To show you how tight our scans are, we had a contractor who plugged a personally-owned USB key into his IRS-issued laptop. It contained some basic maintenance tools as well as some network monitoring tools. He wanted some simple utility, I forget which one, and instead of asking for it through channels he just plugged in his copy. Literally *5* minutes after he plugged in the key, his machine was deleted from the domain and his personal identifier was wiped from all systems, just like we do when someone is fired. 5 minutes after that, his boss got a call from our security office explaining that the employee was being reviewed for termination. The boss explained that he was a good guy, new to the organization, just made a mistake, and asked for some slack. Ultimately, the guy got a two-week suspension and then had to re-build everything (system access permissions, etc.) as if he were newly hired.

              I really don't question the notion that our monitoring does a good job of catching any funny business.

              And more importantly (assuming that this requires a boot-time password; I've never bothered with any serious encryption), do you have something that detects the sticky note on the bottom of the laptop with said password?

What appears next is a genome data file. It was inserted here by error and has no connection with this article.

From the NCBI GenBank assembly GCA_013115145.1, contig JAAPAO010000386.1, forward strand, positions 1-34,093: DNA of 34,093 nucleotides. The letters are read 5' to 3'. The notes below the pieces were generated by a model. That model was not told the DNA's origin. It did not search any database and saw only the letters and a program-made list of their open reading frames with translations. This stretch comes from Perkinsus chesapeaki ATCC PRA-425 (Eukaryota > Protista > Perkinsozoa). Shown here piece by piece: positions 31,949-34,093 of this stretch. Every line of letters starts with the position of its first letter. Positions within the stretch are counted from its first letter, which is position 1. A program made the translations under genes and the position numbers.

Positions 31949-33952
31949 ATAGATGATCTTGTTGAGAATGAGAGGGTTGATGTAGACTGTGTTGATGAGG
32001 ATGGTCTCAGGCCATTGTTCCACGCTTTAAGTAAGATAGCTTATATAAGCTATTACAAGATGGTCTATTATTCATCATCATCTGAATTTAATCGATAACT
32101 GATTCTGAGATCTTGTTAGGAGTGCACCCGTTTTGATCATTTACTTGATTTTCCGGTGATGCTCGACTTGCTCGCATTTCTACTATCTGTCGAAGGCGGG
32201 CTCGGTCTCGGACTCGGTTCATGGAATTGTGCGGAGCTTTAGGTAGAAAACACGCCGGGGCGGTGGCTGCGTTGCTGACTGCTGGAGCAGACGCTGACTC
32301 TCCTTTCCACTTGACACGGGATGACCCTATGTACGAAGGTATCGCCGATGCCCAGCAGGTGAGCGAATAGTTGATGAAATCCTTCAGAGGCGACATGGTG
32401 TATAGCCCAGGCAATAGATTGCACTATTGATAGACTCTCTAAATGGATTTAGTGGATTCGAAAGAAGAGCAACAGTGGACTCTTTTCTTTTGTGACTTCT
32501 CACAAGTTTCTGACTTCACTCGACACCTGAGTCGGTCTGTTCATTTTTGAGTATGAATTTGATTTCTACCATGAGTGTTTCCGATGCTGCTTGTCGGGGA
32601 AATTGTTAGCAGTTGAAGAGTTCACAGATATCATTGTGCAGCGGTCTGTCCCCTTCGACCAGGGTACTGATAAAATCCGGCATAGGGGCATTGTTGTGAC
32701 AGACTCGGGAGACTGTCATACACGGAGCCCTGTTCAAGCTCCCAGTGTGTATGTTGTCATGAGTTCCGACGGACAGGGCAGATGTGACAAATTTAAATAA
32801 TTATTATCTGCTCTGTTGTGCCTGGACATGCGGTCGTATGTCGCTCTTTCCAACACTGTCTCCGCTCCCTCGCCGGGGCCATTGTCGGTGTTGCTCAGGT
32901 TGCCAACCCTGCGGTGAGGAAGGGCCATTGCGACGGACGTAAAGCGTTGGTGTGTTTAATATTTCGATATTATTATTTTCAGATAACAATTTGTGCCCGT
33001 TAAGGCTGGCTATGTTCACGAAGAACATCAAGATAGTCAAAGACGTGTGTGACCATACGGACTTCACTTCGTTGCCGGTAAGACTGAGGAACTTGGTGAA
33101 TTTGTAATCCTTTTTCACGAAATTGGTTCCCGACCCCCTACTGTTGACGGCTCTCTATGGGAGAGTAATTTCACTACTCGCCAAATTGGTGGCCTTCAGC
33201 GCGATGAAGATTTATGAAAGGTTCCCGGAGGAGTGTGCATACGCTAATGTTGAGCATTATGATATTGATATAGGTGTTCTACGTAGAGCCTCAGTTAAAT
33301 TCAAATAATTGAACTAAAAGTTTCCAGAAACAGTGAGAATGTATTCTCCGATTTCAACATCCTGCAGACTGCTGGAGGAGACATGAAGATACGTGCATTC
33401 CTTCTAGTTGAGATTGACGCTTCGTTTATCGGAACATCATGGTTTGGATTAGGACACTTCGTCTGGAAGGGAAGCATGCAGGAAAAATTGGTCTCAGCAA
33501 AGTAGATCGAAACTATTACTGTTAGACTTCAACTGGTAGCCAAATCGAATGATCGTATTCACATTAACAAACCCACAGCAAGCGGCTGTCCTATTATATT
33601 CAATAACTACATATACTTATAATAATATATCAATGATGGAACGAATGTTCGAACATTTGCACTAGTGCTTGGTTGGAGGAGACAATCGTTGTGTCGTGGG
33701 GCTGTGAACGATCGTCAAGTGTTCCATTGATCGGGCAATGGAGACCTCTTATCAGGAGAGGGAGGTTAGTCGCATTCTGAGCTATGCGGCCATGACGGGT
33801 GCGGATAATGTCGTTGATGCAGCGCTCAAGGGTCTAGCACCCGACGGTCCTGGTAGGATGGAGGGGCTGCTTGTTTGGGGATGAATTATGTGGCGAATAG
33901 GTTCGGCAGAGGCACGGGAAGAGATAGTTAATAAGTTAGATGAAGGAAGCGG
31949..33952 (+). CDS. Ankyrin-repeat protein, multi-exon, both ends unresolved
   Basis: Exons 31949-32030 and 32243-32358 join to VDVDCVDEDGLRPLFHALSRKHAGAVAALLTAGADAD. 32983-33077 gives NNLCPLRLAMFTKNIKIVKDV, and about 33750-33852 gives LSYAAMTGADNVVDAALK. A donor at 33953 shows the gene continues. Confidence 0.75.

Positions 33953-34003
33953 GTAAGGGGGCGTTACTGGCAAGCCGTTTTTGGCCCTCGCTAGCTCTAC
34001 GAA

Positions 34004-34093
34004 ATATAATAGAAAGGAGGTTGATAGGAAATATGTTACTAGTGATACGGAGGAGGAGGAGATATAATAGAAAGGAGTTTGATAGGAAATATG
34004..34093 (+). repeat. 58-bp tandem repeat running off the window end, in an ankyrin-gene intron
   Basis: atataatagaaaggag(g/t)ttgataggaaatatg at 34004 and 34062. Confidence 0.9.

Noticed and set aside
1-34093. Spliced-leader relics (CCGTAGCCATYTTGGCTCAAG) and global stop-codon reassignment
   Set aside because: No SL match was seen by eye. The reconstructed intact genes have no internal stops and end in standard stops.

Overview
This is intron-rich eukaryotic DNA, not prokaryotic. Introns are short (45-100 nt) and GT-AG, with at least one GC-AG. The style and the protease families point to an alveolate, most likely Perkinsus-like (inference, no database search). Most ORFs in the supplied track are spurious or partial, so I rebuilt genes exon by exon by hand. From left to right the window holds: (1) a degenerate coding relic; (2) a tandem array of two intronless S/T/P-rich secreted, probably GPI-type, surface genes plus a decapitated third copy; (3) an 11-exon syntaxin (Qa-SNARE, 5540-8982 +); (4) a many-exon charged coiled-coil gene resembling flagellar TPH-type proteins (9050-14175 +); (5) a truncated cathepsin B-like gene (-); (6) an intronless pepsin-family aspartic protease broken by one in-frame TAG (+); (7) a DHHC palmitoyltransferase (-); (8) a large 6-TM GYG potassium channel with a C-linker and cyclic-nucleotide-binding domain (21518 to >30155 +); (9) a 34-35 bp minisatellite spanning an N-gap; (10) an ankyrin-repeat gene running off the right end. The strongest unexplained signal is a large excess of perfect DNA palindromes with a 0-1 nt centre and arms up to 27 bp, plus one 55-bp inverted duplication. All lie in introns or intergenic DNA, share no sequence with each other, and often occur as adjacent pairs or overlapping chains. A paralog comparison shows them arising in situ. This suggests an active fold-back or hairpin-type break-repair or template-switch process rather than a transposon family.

This is one of the areas where we take a notably sensible approach. Our security rules that each person must sign and obey do NOT prohibit writing down passwords. It's officially discouraged but not prohibited. We take the attitude that as long as that list is protected, like people protect their ID card, door key card, and credit card, there's no problem.

              Nobody puts a sticker on the bottom of their laptop or keyboard. We have constant security inspections, usually after hours, and doing crap like that gets you disciplined severely.

              I wont go into excess detail (which, by itself, would be a violation of our security rules) but suffice it to say that if you wanted to steal and get data off an IRS laptop, you'd have to mug the user, get their password list, know their internal ID (which no one writes down because we use it constantly) then mug a different person with local machine administrator credentials, get logons and passwords from that person, then know exactly where to type all of them in without making more than three mistakes to lock up the machine.

              The only people who could successfully get information off our laptops would be our admins. But we can get to that stuff internally, already, so that's not a realistic threat.

              Realistically, the only thing a thief can do with a stolen IRS laptop is wipe it, install an OS, and use it.

              • Re: (Score:2, Insightful)